Step Three: Resting

At this stage, the flour particles continue to absorb moisture, which further develops the gluten structure that allows pasta dough to stand up to rolling and shaping. If you plan to use the dough immediately, let it rest at room temperature, wrapped in plastic, for at least 30 minutes prior to rolling it out (the next step). If resting for more than 6 hours, put the dough in the refrigerator. lt’s best to use fresh dough within 24 hours. Under proper refrigeration, the dough will hold for 2 days, but I try to avoid letting it rest that long, simply because the eggs yolks will oxidize and discolor the dough. It won’t affect the flavor or the texture, but the dough will develop a slightly off color and a grayish-greenish hue.  (This has happened to me before–it’s just ain’t pretty.  Use same day.)

The Final Step: Rolling Out the Dough

Rolling is the last phase of the mixing process. Rolling out pasta by machine—whether it’s a hand-crank model or an electric one—should be a delicate, almost Zen-like art. You can only roll out dough that has rested for at least 30 minutes at room temperature. If it has rested for longer in the fridge, give the dough enough time to come back to room temperature. The fat content of pasta dough is so high that it will solidify when cold, so it needs to come back to room temperature to be easier to roll. The process for rolling sheets of pasta dough is the same whether you have a hand-cranked machine or an electric one, like we have in the restaurant.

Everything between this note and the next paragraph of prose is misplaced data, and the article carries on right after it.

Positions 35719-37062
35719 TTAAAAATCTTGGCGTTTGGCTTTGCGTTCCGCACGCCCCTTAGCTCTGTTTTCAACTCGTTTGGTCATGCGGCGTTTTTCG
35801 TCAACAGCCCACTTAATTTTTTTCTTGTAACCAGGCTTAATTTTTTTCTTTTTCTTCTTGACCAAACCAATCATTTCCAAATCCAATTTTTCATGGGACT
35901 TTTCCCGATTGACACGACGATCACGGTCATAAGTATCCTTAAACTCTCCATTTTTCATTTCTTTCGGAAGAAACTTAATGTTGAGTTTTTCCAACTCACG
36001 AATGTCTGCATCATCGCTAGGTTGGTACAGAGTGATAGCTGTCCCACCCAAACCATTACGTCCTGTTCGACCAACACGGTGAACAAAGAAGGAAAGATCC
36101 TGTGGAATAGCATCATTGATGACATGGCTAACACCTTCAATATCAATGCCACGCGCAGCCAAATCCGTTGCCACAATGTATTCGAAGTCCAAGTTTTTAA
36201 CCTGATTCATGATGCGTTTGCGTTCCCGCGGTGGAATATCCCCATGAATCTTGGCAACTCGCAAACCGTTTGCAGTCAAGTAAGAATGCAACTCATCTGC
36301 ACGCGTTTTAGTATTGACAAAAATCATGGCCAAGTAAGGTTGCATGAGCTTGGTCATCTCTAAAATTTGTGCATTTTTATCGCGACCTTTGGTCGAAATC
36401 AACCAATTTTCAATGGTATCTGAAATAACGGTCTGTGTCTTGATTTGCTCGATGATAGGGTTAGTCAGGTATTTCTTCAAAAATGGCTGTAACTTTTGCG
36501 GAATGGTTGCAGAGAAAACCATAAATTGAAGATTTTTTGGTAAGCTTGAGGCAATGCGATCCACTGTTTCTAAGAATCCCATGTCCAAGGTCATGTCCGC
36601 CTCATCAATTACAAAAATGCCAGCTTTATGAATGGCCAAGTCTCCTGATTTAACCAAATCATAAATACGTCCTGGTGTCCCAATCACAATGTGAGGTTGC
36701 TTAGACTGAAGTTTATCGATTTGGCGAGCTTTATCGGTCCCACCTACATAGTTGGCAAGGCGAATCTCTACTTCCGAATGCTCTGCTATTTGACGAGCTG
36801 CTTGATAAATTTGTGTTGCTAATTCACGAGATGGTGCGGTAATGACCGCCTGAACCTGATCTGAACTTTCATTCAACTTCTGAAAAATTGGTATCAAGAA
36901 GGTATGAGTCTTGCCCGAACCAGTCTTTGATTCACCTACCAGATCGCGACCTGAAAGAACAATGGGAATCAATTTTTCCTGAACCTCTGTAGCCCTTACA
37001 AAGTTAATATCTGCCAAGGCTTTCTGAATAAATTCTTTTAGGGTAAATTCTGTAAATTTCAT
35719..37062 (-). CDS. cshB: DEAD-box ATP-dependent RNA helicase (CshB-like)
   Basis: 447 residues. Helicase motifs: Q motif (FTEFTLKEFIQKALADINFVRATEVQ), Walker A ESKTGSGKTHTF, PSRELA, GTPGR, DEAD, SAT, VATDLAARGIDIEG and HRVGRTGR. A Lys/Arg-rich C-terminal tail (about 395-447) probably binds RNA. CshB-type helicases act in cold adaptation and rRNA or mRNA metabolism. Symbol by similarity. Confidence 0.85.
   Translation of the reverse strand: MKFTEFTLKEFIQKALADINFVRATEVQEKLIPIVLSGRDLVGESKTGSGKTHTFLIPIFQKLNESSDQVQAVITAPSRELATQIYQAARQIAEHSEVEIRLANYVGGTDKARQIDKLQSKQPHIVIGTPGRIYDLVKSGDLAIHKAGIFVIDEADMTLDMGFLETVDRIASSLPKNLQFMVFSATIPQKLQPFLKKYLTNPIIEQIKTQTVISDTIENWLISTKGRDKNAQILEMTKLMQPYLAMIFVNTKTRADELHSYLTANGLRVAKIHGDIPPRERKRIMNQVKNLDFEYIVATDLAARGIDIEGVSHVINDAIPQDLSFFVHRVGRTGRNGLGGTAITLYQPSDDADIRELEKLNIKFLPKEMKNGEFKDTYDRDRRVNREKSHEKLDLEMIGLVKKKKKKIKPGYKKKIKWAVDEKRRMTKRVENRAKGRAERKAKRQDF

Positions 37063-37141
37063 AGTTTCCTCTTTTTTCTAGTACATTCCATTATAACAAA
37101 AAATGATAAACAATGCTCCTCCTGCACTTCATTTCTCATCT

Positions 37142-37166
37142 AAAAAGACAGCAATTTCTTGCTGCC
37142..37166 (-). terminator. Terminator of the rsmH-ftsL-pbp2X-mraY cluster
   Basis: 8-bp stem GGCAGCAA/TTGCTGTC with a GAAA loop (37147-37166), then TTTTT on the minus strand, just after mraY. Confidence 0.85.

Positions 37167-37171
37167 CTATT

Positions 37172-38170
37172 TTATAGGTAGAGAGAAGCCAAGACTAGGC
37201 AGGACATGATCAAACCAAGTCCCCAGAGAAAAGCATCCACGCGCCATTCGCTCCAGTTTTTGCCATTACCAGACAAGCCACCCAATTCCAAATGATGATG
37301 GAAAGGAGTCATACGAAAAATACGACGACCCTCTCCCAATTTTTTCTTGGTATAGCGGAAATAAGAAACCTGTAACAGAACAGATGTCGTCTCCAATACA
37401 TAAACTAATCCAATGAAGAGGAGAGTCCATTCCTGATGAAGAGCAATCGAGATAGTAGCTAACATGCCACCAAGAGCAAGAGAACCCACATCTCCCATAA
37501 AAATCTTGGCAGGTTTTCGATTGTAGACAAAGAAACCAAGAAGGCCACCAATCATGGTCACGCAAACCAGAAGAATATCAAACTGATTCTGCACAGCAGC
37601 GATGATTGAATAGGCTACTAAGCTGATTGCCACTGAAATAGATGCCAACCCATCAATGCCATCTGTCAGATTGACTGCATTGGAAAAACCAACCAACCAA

To start, slice off a section of the ball of dough, immediately rewrapping the unused portion in plastic wrap. Place the piece of dough on the work surface and, with a rolling pin, flatten it enough that it will fit into the widest setting of the pasta machine. You do not want to stress the dough or the machine. lt’s crucial to remember that whenever the pasta dough is not in plastic wrap or under a damp towel, you’re in a race against time. The minute you expose the pasta to air, it starts to dehydrate. This creates a dry outer skin that you do not want to incorporate into the finished dough; the goal is to create a dough of uniform consistency. Our dough is purposely very dry. We do not add any raw flour in the rolling process. Extra flour added at this point sticks to the dough and, when cooked, that splotch turns into a gooey mass, a slick barrier to sauce. It dulls the seasoning and flavors of both the dough and the finished dish.

Begin rolling the dough through the machine, starting with the widest setting. Guide it quickly through the slot once. Then decrease the thickness setting by one and repeat. Decrease the thickness setting by one more and roll the dough through quickly one more time. Once the dough has gone through three times, once on each of the first three settings, it should have doubled in length. Lay the dough on a flat surface. The dough’s hydration level at this point is so low that you’ll probably see some streaks; that’s normal, which is the reason for the next crucial step: laminating the dough.